ATN Feature: NatRoad Blasts OSR Road Safety Draft for Skewed View

Call for vehicle separation approach, as focus on crashes, not causes, is rejected.

Read time: 2 mins

The National Road Transport Association (NatRoad) is airing its members’ frustration at the approach taken on heavy vehicles in the draft National Road Safety Strategy (NRSS) for 2021-30.

The NatRoad submission’s message for the Office of Road Safety’s (OSR) project is that, while the goal is crucial generally, the attitude to the industry undermines it in that sector from the start.

The issue is significant, given that research has shown that other vehicles are at fault in around 80 per cent of fatal crashes involving heavy vehicles.

The draft strategy suggests five actions in this space:

  • regulate for and promote heavy vehicle safety technologies
  • Strengthen national heavy vehicle operational regulation
  • Promote and reduce barriers to the uptake of safe new heavy vehicles
  • Protect all road users from conflicts with construction vehicles through state/territory government construction contract requirements such as requiring inclusion of safety technologies.

NatRoad highlights that its document represents a broad view.

“The submission was based on extensive member feedback NatRoad CEO Warren Clark says.

“Every member was emailed a copy and we received both emails and phone calls in response.

“In addition, an expert working group oversaw the content and messages in the submission.”

Read about the NHVR’s draft safety strategy here

NatRoad notes that some 1,200 people are killed each year on roads, and almost 40,000 are seriously injured.

The draft Strategy for 2021-30 sets targets to reduce these numbers over the next 10 years, setting us on the path to achieving Vision Zero (zero deaths and serious injuries) by 2050.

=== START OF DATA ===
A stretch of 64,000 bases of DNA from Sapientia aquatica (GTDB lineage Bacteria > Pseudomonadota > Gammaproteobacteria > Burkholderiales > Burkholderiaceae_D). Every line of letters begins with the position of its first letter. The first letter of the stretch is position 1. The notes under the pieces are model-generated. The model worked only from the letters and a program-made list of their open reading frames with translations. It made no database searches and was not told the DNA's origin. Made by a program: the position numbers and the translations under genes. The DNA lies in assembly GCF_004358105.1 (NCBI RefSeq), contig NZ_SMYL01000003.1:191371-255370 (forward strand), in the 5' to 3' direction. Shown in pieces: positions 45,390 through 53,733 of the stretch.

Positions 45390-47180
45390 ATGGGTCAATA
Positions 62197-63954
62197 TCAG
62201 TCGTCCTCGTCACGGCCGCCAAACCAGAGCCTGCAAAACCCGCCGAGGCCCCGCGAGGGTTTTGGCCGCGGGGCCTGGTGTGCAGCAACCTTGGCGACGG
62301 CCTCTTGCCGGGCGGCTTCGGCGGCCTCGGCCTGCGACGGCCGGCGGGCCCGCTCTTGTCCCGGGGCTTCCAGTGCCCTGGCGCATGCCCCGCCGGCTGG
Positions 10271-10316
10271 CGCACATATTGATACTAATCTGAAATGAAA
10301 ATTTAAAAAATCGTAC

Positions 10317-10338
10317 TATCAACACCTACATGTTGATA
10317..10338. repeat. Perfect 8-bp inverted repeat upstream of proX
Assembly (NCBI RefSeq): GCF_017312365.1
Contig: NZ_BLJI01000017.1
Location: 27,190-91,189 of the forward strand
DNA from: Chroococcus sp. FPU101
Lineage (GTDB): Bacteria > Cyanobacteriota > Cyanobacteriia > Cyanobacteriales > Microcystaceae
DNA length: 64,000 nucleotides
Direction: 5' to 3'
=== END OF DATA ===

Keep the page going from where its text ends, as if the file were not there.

“NatRoad supports these targets and road safety is a high priority,” Clark says.

“The draft Strategy is unfortunately inadequate when it comes to dealing with heavy vehicle strategy.

“The emphasis in the Strategy on the consequences of a crash with a heavy vehicle rather than on other critical factors has led members to conclude that the Strategy is skewed unfavourably against the sector.

“Australia needs to embrace a better on-road culture.

“A culture that respects and understands that heavy vehicles have a critically important place on the road.

“The pandemic has shown that freight must be preferenced.”

The national body argues that taking heavy and light vehicles out of each other’s way is the approach most likely to succeed.

“Passenger and light vehicle interaction with heavy vehicles need a renewed focus by road safety regulators, with dedicated and separate freight corridors given priority,” Clark says.

“This could, in part, be addressed through public awareness campaigns and driver education programs for new and existing licence holders.

“Member feedback is that more emphasis on treatments that separate heavy vehicles from other road users and giving better access to freight vehicles are vital reforms.

“A very frequent element of member feedback was that a better road safety culture cannot be fostered where the vast majority of at-fault accidents are caused by light vehicle drivers.

“There must be greater education about the correct way to drive when heavy vehicles are also on the road.

“Members say that in a system that is moving to zero harm, setting aside fault is believed to be misconceived.

“NatRoad looks forward to discussing its concerns with the Office of Road Safety.”

Information on the OSR’s draft National Road Safety Strategy update can be found here.